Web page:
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Animal rights groups appeal to pope after dove attack

A dove that was released by children flanked by Pope Francis was chased by a black crow in St. Peter's Square.

Gregorio Borgia/AP

A dove that was released by children flanked by Pope Francis was chased by a black crow in St. Peter's Square.

ROME (AP) — Animal rights groups are appealing to Pope Francis to end a practice of releasing doves over St. Peter’s Square, a day after a pair of the peace symbols were attacked by a seagull and crow.

The National Animal Protection Agency published an open letter Monday reminding Francis that domesticated doves are easy prey for predators like gulls.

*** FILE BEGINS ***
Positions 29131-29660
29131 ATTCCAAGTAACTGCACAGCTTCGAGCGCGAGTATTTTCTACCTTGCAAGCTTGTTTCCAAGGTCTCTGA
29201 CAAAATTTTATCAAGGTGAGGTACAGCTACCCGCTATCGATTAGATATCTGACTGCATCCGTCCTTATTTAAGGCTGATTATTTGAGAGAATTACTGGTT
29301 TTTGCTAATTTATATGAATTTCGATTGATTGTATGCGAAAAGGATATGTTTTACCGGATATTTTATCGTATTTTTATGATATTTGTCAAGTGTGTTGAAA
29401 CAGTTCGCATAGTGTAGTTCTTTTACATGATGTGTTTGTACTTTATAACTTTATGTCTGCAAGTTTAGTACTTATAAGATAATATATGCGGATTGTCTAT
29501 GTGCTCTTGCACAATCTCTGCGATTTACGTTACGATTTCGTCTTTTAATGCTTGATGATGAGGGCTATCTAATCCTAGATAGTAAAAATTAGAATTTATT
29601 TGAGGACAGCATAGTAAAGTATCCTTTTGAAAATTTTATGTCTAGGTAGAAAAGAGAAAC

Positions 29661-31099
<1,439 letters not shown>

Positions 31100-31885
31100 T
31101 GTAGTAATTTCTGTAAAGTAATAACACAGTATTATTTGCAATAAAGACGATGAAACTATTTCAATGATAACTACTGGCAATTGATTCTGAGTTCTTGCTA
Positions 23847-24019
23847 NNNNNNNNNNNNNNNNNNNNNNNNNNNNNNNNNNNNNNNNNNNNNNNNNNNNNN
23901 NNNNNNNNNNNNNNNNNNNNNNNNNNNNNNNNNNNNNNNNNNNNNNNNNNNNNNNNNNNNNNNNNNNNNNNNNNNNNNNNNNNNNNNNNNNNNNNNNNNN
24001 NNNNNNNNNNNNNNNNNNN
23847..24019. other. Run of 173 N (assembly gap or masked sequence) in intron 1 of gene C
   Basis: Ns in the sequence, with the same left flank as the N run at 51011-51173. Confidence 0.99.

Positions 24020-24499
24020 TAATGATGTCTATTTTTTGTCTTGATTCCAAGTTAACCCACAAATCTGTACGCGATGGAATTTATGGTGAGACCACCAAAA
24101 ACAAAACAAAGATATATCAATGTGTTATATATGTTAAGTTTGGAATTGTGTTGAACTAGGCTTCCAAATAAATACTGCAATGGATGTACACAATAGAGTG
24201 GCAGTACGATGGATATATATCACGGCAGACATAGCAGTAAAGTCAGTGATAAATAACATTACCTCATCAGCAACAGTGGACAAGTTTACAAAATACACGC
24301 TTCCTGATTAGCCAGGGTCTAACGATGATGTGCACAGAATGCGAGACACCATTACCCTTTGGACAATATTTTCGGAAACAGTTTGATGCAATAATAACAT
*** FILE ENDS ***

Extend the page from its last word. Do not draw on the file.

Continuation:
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Gulls nest atop the colonnade of St. Peter’s Square, far from natural seaside habitats, scavenging for garbage in Rome. The agency said freeing doves in Rome is like ‘‘condemning them to certain death.’’

Pro-animal advocate and ex-tourism minister Michela Brambilla told The AP she was confident that Francis, with his ‘‘extraordinary love’’ for all creatures, would reconsider. The Vatican didn’t immediately comment on the dove attack.

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